Russian official says Soyuz rocket failure caused by an errant sensor

Pablo Tucker
November 3, 2018

"It has been proven, fully confirmed, that this happened specifically because of this sensor, and that could only have happened during the package's assembly at the Baikonur cosmodrome", he said. The two men landed safely on a steppe in Kazakhstan in the accident, the first of its kind for Russia's manned program in over three decades.

The carrier rocket was supposed to deliver to ISS the spacecraft "Soyuz MS-10" with Russian Alexei Ovchinin and American Nick Haig on Board.

Russian space officials plan to conduct one more unmanned Soyuz launch from Russia and one overseas before launching a crew to the space station.

Russian Federation said today the launch of a Soyuz rocket failed last month due to a sensor that was damaged during assembly but insisted that the spacecraft remains reliable.

A crew crisis at the International Space Station could be averted, with Russia's Roscosmos saying this month's Soyuz launch incident was caused by a sensor failure.

One of the side boosters was inaccurately attached to the rocket, the head of Roscosmos, Dmitry Rogozin said, commenting on the probe and adding that the assembly specialists violated some procedures in the process that eventually led to the abortive launch.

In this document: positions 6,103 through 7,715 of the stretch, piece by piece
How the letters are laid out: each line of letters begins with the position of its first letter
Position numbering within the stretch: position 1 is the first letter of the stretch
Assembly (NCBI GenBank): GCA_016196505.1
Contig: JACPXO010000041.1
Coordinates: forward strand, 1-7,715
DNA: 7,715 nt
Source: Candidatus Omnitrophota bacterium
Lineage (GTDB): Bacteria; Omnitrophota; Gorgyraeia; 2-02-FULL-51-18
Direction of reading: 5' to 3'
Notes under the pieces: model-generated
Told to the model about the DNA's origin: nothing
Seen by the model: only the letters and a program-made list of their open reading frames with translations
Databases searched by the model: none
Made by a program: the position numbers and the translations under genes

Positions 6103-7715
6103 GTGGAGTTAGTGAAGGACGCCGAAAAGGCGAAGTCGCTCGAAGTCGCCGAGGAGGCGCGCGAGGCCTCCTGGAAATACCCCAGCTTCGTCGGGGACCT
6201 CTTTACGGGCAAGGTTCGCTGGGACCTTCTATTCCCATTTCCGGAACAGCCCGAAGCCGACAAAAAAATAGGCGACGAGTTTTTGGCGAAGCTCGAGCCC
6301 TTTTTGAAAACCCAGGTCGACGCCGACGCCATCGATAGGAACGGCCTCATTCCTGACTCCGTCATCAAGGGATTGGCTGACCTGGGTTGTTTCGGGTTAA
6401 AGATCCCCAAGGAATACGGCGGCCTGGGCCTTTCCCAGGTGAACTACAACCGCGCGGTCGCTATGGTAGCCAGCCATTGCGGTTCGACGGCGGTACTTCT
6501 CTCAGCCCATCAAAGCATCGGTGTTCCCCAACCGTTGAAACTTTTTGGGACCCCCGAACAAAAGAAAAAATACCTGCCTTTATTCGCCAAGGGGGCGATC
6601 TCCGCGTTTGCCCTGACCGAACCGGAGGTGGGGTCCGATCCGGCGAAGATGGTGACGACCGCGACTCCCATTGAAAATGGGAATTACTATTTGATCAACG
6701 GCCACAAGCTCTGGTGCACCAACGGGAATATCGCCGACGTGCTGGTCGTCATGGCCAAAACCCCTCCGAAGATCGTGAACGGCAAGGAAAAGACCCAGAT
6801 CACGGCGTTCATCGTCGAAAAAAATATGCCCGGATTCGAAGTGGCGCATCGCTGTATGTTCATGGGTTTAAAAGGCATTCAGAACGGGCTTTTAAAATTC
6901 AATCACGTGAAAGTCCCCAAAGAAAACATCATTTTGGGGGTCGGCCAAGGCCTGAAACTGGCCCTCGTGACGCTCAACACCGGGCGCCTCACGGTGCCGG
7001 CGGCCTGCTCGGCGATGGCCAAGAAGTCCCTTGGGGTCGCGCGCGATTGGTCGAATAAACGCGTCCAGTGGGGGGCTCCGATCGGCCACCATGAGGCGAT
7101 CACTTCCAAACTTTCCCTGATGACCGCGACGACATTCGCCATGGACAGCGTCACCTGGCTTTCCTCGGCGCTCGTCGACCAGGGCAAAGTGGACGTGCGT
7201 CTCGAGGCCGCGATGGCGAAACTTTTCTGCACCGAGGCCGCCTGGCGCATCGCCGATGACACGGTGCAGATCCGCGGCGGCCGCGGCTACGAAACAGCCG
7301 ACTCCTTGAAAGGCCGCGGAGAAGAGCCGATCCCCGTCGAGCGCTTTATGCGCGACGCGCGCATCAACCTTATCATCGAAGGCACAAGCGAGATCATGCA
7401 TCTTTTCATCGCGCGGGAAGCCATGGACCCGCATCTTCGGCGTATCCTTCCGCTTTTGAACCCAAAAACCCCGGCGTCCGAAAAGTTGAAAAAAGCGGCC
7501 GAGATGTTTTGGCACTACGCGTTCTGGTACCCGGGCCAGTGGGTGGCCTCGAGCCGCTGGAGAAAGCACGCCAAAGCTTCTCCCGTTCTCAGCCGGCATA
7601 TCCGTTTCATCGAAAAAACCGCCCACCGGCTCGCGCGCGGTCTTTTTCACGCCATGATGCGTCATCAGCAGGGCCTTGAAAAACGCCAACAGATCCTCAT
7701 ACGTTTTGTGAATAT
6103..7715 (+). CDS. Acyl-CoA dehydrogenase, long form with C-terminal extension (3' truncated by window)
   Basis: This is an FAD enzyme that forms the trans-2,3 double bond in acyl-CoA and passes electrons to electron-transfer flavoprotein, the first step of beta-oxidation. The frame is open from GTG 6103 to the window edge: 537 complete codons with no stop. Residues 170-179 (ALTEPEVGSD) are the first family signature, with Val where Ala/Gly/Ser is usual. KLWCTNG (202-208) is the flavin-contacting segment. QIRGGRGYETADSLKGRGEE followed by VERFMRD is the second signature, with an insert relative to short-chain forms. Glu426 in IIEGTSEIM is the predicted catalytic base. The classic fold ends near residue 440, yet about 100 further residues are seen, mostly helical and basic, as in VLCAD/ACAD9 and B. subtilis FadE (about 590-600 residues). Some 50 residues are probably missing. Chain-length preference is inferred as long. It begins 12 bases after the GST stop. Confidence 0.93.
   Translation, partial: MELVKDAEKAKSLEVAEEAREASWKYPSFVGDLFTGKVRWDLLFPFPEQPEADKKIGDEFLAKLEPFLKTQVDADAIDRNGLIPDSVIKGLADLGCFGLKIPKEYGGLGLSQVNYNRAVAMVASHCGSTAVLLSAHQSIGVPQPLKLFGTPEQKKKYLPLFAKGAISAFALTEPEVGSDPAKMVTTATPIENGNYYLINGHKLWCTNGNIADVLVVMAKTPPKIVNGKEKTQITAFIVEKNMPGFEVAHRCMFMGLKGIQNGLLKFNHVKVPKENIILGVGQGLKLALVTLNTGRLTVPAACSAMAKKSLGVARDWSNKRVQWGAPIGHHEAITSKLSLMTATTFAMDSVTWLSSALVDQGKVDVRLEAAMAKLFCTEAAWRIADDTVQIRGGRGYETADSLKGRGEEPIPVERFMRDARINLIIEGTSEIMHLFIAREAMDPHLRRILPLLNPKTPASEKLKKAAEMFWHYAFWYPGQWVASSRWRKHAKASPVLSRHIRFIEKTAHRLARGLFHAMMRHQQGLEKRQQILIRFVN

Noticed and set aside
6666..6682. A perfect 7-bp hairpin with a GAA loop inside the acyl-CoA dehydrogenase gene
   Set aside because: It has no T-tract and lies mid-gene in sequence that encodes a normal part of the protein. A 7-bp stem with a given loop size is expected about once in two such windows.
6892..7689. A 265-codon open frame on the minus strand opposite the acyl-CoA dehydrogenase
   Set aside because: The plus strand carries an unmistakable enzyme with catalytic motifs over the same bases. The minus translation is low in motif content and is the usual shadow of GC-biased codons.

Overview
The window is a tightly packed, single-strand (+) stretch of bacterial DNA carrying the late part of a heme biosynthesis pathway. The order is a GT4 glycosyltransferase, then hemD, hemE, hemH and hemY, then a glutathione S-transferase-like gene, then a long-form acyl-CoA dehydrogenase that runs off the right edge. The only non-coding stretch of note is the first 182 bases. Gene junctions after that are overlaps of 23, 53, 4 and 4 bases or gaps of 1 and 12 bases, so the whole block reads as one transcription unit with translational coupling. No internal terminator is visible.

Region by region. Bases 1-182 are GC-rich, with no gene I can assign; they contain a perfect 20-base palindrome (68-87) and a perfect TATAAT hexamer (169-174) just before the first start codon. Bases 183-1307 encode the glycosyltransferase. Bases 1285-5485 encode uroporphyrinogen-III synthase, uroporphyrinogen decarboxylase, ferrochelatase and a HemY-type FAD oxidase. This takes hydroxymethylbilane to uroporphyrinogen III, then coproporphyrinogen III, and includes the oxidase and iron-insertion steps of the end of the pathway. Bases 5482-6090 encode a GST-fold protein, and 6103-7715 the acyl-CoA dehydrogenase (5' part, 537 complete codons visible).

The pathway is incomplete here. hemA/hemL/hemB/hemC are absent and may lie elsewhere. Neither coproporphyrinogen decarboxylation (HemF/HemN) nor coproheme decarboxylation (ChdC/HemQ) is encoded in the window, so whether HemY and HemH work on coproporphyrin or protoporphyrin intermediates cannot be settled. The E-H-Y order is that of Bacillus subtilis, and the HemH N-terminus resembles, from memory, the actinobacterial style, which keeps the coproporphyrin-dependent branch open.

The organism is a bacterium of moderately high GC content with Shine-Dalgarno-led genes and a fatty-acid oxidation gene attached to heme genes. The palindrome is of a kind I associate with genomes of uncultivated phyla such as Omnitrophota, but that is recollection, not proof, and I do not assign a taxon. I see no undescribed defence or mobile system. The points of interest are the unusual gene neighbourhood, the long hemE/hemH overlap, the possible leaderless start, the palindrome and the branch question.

Russian cosmonaut and mission commander Alexei Ovchinin and United States astronaut flight engineer Nick Hague ejected in an emergency capsule on October 11 after the Soyuz-FG launch vehicle taking them to the ISS failed due to a malfunctioning booster.

"The cause of a non-standard separation" was a "deformation" of a part during assembly, Skorobogatov told a news conference at Russia's mission control outside Moscow.

After the successful emergency landing both the Russian and USA space agencies praised the Soviet-designed rocket, with Nasa administrator Jim Bridenstine saying last month that USA astronauts will continue using the Soyuz and praising its "resilience".

Referencing findings of an official inquiry into the accident, Skorobogatov said two more Soyuz rockets might have the same defect.

The lives of Ovchinin and Hague were protected by an automatic emergency rescue system called SAS.

The upcoming launch will loft cosmonaut Oleg Kononenko, NASA astronaut Anne McClain and the Canadian Space Agency's David Saint-Jacques.

The rocket producer will also take apart two other rockets that have been recently assembled and are due to launch in the coming weeks and then re-assemble them, Skorobogatov said.

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